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February 7, 2011

I have a new job, and it’s my daughter’s homework. I’m good at it. I come by this honestly, having enlisted my own mother in writing many of my high school papers (we did not call it writing, but rather ‘talking it over’, ‘getting it straight’, ‘brainstorming’ or some such euphemism). My high school history papers were really good.  My mother was a great writer, a crack typist, and we spent many long evenings with the onion skin paper wrapped around the cylinder, me pacing the kitchen, she bent over the typewriter, words flying, me saying ‘no! I didn’t mean that!’, her saying ‘no, this is better, trust me.’ She was at the helm, and she was right.

At college 1,000 miles away I was on my own, but she was still with me tilting a phrase this way and that, searching for the right word.

Cut to my kitchen, my daughter and I good-naturedly fighting over words, she with the thesaurus an icon on her desktop, offering up what is usually not the right word, though — like the wrong suitor — it’s close. Cut to me emailing her paper to her at school, at her dad’s house, so she can print it; me ferrying her 40 pounds of books to wherever she needs them. And the best little scene: me driving off with her hardbound copy of Little Women on the roof of the car, realizing it must have flown off and looking for it in the snow, she calling out: “Back up! I saw a square-shaped hole in the snow, maybe it’s there!” We never find the book, we buy another. We say to ourselves, maybe someone will find it, hopefully not too swollen and wilted, and read it. It will be our little gift.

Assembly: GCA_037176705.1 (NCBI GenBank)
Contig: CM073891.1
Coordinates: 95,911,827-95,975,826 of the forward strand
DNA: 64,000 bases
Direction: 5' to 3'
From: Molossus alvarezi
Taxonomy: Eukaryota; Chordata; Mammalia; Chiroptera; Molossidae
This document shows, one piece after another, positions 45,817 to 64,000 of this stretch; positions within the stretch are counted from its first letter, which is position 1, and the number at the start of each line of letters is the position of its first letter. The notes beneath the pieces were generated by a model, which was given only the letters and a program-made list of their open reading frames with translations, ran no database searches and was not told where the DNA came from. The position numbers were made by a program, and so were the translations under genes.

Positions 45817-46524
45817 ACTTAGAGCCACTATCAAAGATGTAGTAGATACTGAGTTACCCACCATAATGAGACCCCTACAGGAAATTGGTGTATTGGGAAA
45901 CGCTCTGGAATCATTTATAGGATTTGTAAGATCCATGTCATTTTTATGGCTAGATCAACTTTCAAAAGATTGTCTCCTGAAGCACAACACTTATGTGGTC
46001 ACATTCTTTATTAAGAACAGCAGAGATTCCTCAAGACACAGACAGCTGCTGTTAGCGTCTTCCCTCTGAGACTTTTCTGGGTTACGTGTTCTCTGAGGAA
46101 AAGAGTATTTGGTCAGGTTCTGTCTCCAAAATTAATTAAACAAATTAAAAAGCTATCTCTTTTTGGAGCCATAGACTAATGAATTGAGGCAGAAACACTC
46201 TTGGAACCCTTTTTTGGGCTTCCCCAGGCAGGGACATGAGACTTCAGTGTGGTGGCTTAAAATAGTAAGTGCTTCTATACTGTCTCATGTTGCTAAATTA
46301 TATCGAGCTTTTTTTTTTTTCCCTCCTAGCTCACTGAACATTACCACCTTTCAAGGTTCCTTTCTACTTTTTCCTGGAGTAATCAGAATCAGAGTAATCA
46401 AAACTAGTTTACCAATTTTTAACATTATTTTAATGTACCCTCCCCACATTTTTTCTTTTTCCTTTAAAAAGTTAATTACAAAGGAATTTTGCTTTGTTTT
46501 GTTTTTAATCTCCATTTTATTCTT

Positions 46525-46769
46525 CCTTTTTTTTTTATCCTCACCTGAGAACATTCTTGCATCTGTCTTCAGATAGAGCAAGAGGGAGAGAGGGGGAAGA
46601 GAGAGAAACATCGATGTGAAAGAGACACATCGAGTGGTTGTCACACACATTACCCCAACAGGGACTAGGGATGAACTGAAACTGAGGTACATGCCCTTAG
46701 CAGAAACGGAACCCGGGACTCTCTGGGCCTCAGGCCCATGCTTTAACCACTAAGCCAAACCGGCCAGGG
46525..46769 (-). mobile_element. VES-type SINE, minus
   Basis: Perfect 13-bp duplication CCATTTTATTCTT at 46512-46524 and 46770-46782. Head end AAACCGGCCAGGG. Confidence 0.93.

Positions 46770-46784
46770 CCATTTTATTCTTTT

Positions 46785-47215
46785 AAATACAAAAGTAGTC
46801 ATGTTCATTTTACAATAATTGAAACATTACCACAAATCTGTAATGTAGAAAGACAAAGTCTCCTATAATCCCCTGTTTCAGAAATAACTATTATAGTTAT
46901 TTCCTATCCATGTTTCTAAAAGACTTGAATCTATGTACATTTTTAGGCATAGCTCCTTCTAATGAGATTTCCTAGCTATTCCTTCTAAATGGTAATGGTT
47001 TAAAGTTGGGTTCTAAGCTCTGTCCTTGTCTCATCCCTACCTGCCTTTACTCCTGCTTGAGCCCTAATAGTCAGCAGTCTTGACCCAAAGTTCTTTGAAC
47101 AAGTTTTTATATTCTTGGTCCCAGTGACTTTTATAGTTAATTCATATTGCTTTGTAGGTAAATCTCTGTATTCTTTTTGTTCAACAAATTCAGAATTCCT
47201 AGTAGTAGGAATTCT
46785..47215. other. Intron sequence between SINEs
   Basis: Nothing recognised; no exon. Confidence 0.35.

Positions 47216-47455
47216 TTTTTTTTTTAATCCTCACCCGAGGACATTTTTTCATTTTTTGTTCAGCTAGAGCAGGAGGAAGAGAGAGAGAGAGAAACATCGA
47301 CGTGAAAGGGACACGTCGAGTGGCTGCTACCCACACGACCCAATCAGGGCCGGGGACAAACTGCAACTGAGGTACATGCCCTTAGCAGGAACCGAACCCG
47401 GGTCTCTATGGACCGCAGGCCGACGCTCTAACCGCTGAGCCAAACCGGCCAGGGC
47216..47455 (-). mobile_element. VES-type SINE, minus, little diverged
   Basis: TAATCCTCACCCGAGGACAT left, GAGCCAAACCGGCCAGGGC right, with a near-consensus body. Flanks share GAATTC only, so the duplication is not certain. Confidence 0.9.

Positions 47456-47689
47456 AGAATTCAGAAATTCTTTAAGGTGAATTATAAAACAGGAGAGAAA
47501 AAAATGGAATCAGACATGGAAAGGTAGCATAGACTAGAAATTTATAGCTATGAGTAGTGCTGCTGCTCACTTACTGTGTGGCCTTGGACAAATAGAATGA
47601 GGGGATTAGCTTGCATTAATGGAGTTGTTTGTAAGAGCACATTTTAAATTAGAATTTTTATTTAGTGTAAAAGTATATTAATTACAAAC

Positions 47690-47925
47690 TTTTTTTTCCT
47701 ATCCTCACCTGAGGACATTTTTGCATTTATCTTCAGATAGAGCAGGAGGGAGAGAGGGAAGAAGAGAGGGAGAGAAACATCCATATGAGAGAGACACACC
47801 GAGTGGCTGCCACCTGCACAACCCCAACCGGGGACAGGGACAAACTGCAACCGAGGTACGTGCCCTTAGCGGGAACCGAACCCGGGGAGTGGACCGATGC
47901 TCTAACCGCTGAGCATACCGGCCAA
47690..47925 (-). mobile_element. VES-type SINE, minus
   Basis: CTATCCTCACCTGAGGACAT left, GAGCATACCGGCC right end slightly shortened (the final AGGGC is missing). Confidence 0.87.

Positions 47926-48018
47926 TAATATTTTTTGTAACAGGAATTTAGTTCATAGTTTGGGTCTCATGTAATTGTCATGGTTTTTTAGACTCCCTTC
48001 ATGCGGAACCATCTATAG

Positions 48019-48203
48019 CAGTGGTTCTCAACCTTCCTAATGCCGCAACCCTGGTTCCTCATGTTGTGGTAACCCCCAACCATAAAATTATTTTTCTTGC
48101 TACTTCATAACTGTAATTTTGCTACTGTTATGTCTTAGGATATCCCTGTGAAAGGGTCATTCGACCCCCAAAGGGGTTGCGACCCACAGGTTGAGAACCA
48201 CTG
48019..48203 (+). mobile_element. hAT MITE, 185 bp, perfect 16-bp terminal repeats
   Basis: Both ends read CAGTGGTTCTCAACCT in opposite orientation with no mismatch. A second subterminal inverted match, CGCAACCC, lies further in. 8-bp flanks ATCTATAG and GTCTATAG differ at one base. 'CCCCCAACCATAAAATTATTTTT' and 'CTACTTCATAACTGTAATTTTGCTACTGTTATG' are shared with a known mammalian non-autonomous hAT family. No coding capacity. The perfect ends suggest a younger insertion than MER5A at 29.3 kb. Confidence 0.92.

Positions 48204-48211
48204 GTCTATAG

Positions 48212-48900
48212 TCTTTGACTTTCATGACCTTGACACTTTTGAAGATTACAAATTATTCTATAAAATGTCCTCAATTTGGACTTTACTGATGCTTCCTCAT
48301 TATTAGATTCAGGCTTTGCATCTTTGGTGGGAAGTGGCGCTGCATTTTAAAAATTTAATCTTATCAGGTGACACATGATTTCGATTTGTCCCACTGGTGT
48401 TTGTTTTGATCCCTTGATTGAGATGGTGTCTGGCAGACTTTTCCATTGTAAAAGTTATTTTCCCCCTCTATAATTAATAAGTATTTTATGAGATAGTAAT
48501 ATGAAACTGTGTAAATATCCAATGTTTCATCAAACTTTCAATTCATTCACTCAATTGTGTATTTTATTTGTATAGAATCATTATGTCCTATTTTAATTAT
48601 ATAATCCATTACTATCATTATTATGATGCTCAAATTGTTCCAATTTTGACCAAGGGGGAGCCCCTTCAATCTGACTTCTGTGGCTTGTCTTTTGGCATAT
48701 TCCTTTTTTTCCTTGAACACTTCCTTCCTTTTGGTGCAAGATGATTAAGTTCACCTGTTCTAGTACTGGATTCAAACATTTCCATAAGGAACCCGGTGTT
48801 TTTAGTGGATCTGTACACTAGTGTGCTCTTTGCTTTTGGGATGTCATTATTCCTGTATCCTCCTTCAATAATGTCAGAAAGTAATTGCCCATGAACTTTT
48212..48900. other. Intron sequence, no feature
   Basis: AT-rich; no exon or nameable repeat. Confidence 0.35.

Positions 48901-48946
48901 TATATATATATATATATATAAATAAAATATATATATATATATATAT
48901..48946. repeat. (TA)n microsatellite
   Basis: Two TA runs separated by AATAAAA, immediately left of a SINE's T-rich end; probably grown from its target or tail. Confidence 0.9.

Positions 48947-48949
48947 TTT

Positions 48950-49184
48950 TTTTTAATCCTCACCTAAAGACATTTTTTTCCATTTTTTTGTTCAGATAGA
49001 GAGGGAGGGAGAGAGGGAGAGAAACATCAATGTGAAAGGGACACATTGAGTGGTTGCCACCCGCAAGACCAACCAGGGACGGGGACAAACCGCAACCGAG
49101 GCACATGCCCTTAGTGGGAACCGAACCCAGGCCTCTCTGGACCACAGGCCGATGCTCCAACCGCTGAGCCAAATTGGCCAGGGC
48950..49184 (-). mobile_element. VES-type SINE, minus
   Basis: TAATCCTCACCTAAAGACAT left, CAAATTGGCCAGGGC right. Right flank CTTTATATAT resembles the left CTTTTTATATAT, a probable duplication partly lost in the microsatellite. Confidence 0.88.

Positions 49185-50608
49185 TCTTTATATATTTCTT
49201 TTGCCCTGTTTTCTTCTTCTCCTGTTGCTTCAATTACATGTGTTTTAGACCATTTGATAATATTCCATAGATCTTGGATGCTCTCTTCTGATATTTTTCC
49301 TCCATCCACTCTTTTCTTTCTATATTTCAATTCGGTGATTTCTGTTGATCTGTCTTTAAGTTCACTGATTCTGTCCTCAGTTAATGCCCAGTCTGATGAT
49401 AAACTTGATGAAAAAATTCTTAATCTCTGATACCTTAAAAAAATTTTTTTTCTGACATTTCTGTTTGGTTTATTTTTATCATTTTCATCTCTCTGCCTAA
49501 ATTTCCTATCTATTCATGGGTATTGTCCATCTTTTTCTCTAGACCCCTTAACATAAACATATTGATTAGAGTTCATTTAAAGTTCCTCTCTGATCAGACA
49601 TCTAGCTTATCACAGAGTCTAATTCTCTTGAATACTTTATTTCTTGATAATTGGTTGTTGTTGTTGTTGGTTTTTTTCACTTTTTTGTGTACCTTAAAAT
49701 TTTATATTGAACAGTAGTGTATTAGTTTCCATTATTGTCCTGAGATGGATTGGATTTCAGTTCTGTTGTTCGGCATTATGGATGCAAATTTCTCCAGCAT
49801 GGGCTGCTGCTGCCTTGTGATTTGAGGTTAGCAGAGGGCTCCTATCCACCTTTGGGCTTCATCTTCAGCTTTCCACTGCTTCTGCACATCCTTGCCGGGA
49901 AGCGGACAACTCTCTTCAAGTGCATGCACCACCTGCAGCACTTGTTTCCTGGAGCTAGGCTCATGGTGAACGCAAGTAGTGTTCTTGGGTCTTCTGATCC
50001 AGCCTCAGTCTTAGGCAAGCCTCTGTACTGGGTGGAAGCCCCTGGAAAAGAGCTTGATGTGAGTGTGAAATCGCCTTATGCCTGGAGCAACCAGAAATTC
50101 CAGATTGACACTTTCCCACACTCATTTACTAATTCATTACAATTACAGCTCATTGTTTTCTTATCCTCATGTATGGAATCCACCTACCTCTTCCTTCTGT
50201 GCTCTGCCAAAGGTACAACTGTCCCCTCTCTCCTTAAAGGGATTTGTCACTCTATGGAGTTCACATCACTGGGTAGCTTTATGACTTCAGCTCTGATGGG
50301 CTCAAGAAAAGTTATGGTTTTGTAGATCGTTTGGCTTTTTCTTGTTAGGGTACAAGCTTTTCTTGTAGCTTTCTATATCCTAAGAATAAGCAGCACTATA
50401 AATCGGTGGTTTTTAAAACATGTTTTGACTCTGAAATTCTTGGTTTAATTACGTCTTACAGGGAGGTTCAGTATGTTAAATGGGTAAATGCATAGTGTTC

2 Comments leave one →
  1. Matt Nicodemus permalink
    February 7, 2011 2:27 am

    Ah, I loved that onion skin paper! It definitely added to the heft of a paper, even while reducing its weight. But whiteout used on it was forever visible, leaving opaque patches that blocked backlight’s penetration. Better to use one of those ink erasers with the bristle brush at the other end.

    • February 8, 2011 1:18 am

      It was tissue-light, always getting stuck in the cylinder at an angle and hell to erase. The later the hour, the more likely an error would appear on the last precarious line, as by then even if set in perfectly straight the paper was invariably tilted, jerked out and retyped with a sigh. It was my first relationship with a machine — wait, take that back, first I knew a sewing machine and found it equally trying.

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